No.6 from the Book of Sounds by Hans Otte
was written 19791982 and performed by the composer on June 26, 1991 for the audience of the 215th DACAPO-concert. In 12 most impressive piano pieces the Book of Sounds seeks to re-discover the listener as a partner of sound and silence, who in the quest for his world, wishes for once to be totally at one with the sound .... Hans Otte (1926) composer, pianist and, from 1959 to 1984, head of the music department of Radio Bremen, has won many awards in Germany, Italy and the U.S. for a wide spectrum of different compositions for large orchestras as well as chamber groups, music theatre, performances and sound environments. Hans Otte's Book of Sounds, which has been released on LP and CD, has had a worldwide resonance.
Ishi/man waxati Soundings for solo-violin and voice by Malcolm Goldstein was composed in 1987. The version you hear on this edition was played for the listeners of the 200th DACAPO concert on December 2, 1991. Ishi was the last living member of the Yahi people, who inhabited a territory in northern California until the beginning of this century. In theYahi language ishi means man (person) and man waxati stands for spring (source of water). The Yahis were completely destroyed by the intrusion of European civilization. In a metaphorical sense the re-tuned violin serves as man waxati (source) for the structured, improvisational unfolding of the music. Malcolm Goldstein (1936) has been active in the creation and presentation of new music and dance since the early 1960's. Numerous composers have collaborated with and written pieces for him, amongst them John Cage, Hans Otte, Ornette Coleman and Christian Wolff. Goldstein's violin improvisations (Soundings) have received international acclaim for having extended the sound possbilities of the violin. On our CD d'c 2 Goldstein plays Goldstein, dedicated entirely to Goldstein as a composer/violinist, we recently published a new live-version of the piece; extensive comments can be found in the CD booklet.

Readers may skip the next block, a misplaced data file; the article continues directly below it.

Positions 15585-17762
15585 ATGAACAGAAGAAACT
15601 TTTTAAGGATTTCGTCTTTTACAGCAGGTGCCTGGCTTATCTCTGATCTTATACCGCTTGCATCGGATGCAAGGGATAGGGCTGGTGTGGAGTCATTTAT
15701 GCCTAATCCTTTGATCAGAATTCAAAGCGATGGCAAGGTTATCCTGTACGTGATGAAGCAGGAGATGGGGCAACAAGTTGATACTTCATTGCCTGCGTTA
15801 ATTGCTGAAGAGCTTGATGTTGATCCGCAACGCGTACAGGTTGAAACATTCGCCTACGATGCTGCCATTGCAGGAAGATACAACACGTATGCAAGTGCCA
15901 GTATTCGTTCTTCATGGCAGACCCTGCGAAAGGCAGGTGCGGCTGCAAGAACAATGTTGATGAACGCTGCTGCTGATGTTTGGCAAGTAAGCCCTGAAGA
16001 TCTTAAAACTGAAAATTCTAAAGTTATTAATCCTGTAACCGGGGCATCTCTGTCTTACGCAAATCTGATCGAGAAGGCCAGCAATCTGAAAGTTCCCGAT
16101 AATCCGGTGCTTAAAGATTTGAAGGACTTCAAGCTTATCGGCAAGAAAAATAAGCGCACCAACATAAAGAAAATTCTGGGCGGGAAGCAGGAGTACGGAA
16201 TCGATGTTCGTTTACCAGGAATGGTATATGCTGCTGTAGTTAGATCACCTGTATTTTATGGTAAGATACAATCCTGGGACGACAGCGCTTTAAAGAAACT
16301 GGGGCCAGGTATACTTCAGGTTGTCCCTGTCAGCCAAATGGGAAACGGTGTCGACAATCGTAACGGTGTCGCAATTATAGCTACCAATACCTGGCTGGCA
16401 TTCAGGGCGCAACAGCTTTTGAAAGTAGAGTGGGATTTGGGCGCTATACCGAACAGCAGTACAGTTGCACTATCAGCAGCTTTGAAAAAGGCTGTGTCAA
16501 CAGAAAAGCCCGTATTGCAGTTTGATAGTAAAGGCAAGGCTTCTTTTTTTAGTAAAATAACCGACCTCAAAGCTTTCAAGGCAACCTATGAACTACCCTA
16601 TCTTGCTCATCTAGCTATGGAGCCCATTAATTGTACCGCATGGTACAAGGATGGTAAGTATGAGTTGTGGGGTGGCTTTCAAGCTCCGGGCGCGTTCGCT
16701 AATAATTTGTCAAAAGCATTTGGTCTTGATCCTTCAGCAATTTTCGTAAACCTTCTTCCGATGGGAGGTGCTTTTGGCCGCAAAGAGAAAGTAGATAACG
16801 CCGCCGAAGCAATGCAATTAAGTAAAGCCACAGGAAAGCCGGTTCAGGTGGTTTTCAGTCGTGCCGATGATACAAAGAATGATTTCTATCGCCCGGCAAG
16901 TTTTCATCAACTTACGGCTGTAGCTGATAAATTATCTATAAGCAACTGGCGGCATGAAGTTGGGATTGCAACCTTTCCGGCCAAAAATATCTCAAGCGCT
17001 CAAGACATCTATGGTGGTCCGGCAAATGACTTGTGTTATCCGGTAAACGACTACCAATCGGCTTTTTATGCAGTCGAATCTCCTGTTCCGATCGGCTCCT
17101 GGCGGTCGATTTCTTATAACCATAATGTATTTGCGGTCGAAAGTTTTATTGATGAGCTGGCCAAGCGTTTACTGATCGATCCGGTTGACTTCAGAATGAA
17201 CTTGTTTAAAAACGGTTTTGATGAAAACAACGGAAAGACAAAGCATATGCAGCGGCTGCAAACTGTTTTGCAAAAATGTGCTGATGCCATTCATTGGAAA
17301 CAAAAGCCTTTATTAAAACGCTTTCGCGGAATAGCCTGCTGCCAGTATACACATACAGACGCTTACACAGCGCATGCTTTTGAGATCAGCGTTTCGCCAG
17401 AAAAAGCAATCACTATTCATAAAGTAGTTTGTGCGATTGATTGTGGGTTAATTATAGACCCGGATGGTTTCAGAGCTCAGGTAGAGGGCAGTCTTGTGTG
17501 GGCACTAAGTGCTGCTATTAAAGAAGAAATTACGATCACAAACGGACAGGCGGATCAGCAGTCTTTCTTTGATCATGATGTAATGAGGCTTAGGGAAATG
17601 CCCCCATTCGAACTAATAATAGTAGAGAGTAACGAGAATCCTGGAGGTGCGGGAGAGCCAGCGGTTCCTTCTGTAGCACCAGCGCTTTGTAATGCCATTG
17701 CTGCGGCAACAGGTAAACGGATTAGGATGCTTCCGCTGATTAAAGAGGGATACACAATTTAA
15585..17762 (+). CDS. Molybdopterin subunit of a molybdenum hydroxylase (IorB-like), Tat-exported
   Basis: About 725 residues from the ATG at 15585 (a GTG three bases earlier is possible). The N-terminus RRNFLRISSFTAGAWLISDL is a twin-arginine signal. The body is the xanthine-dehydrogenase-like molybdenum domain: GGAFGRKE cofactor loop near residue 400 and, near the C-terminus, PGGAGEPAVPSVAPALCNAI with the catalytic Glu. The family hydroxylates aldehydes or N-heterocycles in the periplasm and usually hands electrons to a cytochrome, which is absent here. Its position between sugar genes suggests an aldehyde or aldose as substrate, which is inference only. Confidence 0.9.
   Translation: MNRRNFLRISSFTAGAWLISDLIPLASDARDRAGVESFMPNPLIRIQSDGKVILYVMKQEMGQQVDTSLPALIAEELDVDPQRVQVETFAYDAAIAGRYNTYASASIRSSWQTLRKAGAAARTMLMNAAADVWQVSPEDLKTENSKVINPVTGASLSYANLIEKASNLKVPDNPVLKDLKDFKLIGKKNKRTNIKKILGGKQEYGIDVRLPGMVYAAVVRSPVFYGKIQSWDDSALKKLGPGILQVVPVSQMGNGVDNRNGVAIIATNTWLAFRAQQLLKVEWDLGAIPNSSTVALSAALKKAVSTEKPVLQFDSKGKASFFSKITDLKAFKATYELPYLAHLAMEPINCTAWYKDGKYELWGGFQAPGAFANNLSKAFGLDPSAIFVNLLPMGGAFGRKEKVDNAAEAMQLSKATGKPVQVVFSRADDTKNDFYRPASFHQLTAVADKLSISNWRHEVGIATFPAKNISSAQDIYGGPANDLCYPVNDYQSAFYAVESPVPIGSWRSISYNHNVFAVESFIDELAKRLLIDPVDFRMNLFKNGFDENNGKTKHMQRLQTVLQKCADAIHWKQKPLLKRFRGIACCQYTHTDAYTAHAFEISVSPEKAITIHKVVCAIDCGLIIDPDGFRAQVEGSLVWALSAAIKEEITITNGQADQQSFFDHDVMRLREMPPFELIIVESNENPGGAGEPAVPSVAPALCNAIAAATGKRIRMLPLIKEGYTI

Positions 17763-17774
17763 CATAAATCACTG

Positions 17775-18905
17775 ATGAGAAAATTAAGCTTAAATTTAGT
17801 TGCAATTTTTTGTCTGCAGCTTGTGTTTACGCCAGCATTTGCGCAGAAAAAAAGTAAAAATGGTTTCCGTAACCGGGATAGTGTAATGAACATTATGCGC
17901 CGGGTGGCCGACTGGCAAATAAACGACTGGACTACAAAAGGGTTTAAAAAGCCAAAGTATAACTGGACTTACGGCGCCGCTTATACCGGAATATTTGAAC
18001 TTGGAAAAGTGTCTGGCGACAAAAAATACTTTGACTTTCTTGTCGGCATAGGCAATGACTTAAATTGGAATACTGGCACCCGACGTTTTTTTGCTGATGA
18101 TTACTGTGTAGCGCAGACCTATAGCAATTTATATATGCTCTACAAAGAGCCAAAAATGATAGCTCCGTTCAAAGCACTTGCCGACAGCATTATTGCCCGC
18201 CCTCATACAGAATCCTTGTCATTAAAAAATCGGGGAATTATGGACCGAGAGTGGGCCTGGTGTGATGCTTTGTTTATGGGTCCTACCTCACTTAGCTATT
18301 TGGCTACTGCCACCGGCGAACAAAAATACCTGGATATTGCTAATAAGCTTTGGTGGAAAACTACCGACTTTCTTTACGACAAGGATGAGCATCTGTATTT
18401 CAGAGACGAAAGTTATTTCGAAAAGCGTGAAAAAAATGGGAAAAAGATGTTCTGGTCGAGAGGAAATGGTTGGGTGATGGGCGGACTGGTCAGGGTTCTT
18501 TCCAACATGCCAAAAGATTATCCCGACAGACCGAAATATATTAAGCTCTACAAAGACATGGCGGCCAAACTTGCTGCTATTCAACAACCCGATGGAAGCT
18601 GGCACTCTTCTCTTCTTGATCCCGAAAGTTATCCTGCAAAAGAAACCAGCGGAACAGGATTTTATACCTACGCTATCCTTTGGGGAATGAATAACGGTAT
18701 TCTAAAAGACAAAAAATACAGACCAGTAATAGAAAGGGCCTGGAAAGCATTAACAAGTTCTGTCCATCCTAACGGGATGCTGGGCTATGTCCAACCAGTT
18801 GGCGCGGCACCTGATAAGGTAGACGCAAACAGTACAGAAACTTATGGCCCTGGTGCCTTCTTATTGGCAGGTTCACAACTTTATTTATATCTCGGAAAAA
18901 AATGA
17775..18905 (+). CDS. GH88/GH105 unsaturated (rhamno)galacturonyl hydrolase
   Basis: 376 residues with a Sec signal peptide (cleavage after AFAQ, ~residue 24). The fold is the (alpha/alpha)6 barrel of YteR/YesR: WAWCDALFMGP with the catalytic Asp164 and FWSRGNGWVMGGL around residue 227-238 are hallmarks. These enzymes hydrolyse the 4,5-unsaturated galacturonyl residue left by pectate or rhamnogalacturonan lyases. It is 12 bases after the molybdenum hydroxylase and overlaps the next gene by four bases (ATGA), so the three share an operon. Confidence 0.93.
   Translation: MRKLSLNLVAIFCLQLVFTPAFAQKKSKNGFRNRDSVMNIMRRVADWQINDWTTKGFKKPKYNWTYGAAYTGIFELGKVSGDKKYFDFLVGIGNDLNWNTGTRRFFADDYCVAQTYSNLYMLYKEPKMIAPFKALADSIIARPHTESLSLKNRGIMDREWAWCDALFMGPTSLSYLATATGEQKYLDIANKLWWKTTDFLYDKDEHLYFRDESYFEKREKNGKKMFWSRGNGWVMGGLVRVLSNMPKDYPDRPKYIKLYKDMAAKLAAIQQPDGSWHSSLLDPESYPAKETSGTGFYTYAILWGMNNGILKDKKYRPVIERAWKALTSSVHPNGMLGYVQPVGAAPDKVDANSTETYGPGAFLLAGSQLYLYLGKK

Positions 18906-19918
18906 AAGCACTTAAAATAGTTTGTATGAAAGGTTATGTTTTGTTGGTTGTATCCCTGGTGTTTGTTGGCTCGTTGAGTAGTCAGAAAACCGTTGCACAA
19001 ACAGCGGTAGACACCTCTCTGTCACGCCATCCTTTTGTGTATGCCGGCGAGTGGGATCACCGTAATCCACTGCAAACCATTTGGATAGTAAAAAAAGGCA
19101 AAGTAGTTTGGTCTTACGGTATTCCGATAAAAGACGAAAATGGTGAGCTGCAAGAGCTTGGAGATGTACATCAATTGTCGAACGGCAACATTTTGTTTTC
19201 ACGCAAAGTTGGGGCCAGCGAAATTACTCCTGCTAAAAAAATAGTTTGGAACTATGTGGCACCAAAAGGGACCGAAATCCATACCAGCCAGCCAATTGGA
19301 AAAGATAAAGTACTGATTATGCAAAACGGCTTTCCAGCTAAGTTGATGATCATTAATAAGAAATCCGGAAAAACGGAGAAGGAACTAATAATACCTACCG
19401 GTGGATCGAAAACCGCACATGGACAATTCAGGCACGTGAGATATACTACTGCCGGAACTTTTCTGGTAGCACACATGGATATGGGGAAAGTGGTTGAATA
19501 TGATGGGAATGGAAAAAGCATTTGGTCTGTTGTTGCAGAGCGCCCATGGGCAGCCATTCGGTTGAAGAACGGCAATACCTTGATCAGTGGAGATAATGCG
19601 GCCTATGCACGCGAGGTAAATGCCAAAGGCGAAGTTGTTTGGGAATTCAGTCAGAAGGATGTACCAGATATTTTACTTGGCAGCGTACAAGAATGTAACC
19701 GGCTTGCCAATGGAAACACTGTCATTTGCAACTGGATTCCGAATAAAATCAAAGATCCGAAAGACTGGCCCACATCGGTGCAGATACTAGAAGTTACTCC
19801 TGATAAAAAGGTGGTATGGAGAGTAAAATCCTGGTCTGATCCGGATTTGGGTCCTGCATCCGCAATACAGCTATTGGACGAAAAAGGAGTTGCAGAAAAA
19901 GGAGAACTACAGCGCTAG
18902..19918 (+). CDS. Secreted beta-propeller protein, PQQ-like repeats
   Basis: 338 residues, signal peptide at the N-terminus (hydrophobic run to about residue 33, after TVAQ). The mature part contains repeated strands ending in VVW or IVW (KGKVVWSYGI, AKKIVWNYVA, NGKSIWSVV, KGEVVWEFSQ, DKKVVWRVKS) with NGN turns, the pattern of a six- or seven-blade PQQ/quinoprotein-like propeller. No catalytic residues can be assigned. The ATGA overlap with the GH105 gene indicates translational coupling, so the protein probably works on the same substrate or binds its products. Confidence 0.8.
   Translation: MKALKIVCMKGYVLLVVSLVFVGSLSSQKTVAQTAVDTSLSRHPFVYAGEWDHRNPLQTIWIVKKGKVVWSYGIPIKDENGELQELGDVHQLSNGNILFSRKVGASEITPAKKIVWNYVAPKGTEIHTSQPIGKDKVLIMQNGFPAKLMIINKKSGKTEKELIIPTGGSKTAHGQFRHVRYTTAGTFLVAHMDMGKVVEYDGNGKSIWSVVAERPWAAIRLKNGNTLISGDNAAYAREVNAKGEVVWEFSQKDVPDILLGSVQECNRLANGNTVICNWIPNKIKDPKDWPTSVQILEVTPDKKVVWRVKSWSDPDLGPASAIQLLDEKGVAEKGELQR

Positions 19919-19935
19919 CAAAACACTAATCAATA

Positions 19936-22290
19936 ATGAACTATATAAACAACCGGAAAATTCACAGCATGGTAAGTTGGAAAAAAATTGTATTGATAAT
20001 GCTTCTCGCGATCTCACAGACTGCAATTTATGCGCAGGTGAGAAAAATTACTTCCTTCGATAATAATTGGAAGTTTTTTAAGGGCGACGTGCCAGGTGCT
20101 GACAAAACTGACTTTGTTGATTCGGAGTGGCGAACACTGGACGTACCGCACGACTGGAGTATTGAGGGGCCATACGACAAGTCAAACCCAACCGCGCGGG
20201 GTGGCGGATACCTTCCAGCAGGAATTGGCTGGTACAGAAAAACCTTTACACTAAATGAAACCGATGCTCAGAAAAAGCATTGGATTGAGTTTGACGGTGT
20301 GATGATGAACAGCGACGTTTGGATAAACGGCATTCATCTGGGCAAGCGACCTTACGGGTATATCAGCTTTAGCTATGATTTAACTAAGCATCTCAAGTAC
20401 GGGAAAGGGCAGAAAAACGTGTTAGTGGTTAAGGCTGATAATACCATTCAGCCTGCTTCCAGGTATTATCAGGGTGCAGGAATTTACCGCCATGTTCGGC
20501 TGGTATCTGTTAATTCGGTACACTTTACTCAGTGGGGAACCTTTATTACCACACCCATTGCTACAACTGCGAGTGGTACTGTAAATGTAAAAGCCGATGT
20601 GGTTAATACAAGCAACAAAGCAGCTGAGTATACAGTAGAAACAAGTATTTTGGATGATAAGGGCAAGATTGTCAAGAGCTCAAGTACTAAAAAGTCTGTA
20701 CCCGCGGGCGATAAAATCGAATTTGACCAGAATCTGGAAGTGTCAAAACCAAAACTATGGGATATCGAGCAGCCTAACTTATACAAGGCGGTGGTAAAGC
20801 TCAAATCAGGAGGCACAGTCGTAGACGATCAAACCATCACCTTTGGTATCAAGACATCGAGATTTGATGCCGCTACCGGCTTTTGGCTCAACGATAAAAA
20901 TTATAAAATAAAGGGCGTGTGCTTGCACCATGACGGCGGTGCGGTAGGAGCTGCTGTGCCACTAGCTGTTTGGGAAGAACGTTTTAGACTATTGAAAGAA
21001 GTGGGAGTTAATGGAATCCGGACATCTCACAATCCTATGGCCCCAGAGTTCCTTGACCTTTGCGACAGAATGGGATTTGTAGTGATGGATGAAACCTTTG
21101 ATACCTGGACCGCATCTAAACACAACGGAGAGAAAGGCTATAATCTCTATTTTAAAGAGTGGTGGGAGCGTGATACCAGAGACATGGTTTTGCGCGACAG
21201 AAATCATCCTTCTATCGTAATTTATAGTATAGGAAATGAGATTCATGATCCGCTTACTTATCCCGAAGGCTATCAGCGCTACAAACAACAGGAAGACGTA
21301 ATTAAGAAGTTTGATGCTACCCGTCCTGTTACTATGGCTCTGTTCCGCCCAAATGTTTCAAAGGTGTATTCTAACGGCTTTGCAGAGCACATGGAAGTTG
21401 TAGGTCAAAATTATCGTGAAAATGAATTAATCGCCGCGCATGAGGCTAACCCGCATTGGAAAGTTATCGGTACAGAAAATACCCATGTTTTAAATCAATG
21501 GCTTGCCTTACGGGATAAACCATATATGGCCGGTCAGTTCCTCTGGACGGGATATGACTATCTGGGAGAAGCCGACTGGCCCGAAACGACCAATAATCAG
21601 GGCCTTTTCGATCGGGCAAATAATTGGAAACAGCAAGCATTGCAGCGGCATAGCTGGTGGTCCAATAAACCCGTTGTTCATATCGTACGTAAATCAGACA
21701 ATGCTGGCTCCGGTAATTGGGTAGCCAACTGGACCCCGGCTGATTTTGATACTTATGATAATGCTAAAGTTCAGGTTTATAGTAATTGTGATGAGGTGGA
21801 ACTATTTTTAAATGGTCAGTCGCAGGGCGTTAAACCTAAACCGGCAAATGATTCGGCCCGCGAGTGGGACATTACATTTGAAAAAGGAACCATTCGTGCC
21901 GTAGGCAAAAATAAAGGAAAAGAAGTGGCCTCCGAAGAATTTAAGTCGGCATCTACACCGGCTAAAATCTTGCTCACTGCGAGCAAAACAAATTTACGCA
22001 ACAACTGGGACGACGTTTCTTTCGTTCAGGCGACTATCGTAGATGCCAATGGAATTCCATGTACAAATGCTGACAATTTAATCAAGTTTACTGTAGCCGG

Für A.D.(1990) by Dietrich Eichmann belongs to the cycle New Distinction of a Bump, Oh., Katzenwiegenlied, Für A.D. which was performed for the 173rd DACAPO concert on April 20, 1990 by pianist Christoph Grund. Dietrich Eichmann (1966) studied piano and improvisation with Alexander von Schlippenbach and composition with Wolfgang Rihm and Frederic Rzewski. He lives in Berlin and Bruxelles. Christoph Grund (1961), composer and pianist, studied piano with G. Hauer and W. Genuit. He works as a soloist, with orchestras such as Michael Gielen's SWF-Sinfonieorchestra and with many chamber music groups.
Ingo Ahmels 7/95
Fotos: Silvia Otte (Goldstein), Christoph Grund (Eichmann); others from nie wieder kunst.dacapo, © Bremen 1993, ISBN 3-930105-01-2. Recordings by Ingo Ahmels except: Ishi and Für A.D. by Andreas Heintzeler, courtesy Marita Emigholz, Radio Bremen dept. for new music. Thanks to Leslie Strickland for text-editing, Harald Falkenhagen for layout-improvement and d'c records gmbh for producing an English version of the textbook.